Main Patient Claims Against Hospitals

Over the last few years, there has been an increase in the number of patients who are choosing to make a claim against UK hospitals in respect of clinical negligence because of an injury that they believe that they have incurred as a result of treatment that they have received.

A clinical negligence claim can be brought by a patient who believes that they received a level of care which was below that which could be expected and which led to them experiencing an injury or illness as a direct result of failure of care.

A patient can make a claim against a hospital because of a lack of appropriate treatment from any healthcare professional, whether that be a doctor or a member of nursing staff. The onus is on the patient to prove that they were failed by the hospital, but if they can demonstrate their case effectively with the use of expert testimony, they may be awarded with damages in the form of financial compensation, or an out of court settlement may be made.

The Types Of Clinical Negligence That Patients Can Claim For

In the UK, there are several types of clinical negligence which patients can make a claim for against hospitals. The most common include:

Birth Injuries

Birth injuries are claimed by those who believe that they received a substandard level of care in respect of the birth of their child. The injuries covered by this type of claim include illness, injury or death for either the mother or the child, and could be due to incorrect drug administration, a failure to diagnose a problem in a timely manner or an error made during the birth itself.

Hospital Negligence

If a hospital makes a mistake which leads to injury, the patient involved or their family can make a claim. Examples of this include removal of the incorrect organ, equipment being left inside the patient’s body after an operation or the incorrect type of operation being carried out.

Negligent Medical Advice

If a hospital doctor fails to warn the patient about the potential risk of an operation that they are about to receive, and then something goes wrong, the patient may be entitled to receive compensation because they did not give informed consent to the operation.

Negligent Nursing

Doctors are not the only health professionals who can be subject to a clinical negligence claim. Nurses too can be held to account if they fail to adhere to the appropriate standards of treatment. For example, if a nurse fails to record health checks appropriately or administers the incorrect medicine by mistake, resulting in the patient’s condition worsening, or the patient developing a further medical problem, this would be deemed as negligent nursing and the patient could make a claim against the hospital.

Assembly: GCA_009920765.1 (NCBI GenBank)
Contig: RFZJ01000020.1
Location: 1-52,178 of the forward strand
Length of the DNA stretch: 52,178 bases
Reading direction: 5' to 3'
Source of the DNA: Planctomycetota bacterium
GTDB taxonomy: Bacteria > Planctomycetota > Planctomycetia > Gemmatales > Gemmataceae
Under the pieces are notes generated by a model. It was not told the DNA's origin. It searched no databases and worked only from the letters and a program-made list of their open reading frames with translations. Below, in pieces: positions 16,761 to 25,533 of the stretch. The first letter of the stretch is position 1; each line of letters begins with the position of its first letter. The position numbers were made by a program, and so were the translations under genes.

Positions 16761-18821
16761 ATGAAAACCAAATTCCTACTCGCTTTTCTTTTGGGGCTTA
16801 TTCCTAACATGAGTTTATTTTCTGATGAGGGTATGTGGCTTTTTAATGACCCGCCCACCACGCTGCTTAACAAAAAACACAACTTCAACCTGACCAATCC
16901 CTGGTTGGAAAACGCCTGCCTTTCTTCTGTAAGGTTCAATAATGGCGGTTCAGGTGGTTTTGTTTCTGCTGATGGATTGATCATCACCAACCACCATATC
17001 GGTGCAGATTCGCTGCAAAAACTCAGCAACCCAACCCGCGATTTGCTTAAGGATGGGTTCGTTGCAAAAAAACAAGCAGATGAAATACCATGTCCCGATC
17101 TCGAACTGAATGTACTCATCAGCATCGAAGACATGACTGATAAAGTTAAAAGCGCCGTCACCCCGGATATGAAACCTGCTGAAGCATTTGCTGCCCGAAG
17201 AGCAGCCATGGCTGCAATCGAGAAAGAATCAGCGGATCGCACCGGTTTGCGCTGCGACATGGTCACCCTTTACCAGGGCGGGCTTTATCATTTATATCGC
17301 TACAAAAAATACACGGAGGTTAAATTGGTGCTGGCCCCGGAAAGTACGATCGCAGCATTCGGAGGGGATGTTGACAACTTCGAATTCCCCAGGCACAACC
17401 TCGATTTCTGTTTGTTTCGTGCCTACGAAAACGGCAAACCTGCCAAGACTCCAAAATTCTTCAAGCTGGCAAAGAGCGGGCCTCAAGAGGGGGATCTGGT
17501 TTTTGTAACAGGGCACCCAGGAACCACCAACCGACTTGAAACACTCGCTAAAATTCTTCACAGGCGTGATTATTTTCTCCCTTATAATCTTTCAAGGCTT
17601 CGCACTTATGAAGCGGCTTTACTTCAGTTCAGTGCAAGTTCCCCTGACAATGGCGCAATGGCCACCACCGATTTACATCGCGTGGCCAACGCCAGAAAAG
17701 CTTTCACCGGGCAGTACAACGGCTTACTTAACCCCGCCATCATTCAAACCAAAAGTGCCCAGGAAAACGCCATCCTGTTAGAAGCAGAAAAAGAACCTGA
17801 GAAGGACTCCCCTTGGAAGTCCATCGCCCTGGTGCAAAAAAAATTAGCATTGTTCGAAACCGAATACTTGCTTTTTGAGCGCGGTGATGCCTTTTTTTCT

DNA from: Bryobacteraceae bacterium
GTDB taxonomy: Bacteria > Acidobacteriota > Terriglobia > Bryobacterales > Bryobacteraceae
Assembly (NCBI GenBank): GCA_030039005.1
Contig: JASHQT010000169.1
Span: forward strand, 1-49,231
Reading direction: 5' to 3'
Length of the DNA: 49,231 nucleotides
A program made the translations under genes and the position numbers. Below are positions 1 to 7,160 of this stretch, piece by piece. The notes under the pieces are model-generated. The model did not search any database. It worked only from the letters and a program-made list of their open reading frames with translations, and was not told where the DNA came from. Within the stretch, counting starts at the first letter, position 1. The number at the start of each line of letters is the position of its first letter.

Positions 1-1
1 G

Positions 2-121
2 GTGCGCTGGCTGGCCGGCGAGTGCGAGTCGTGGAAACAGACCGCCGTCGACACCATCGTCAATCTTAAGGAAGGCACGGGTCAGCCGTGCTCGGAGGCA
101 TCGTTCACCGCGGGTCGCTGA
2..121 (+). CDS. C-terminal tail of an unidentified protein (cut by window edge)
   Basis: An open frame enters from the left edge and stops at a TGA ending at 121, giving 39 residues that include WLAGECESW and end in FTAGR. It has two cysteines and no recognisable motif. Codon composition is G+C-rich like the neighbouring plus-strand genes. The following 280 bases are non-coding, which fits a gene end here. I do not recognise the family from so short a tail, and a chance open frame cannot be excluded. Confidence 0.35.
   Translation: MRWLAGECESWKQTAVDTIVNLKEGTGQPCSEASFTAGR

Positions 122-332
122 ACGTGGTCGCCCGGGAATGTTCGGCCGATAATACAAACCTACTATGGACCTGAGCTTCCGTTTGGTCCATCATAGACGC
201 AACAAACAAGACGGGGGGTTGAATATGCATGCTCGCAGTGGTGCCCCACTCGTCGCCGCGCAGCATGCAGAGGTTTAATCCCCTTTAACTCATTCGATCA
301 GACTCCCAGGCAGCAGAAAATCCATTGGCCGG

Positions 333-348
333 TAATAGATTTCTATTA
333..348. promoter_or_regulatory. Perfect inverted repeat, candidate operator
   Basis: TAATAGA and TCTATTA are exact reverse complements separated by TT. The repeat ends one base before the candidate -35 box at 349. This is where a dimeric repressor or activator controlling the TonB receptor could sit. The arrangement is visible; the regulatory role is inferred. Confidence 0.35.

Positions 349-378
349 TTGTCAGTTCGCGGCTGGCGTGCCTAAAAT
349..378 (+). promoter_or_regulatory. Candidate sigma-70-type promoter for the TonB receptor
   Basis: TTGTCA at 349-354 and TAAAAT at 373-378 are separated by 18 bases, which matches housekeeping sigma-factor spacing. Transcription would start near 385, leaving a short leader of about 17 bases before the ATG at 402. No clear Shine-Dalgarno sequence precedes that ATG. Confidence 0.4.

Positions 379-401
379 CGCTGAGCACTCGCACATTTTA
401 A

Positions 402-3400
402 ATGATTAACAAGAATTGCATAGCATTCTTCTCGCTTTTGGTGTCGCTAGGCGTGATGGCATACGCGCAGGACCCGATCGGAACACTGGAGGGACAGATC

NHS Negligence

Paramedics too are held to account as part of the NHS and part of the UK’s hospital system. Should an ambulance be called to attend a medical emergency, but then take too long to arrive, meaning that the patient’s condition worsens, the patient, or their family members in the event of the patient’s death, could make a claim against the hospital in respect of the poor quality of emergency care.

Negligent Diagnosis

If a patient has their medical problem misdiagnosed – either by being told that they have a condition when in fact they do not, or being told that they do not have a problem when in fact they do, the patient could make a claim if they then suffer a further medical problem as a result of the incorrect diagnosis. For example, a patient who suffers from depression and anxiety because they were told that they had a condition that turned out not to exist, or a patient who was told that they were free of cancer, when in fact the doctor had failed to spot a tumour, would be equally able to make a negligence claim against the hospital involved.

Failed Abortion Or Sterilisation Failure

If a woman gives birth to a child after she attend hospital to have a sterilisation procedure or abortion carried out, she can claim for negligence against the hospital involved.


Another type of claim that can be made against hospitals is battery. This refers to being operated on with having given the appropriate consent, and if this happens to a patient, they are then entitled at a later date to make a claim against that hospital for invading their person.

Anyone who suspects that they have been a victim of clinical negligence is free to seek legal help, and the number of claims against UK hospitals are on the rise. It is therefore no wonder that hospitals are now encouraging staff at all levels to attend courses about clinical negligence in an attempt to avert future claims.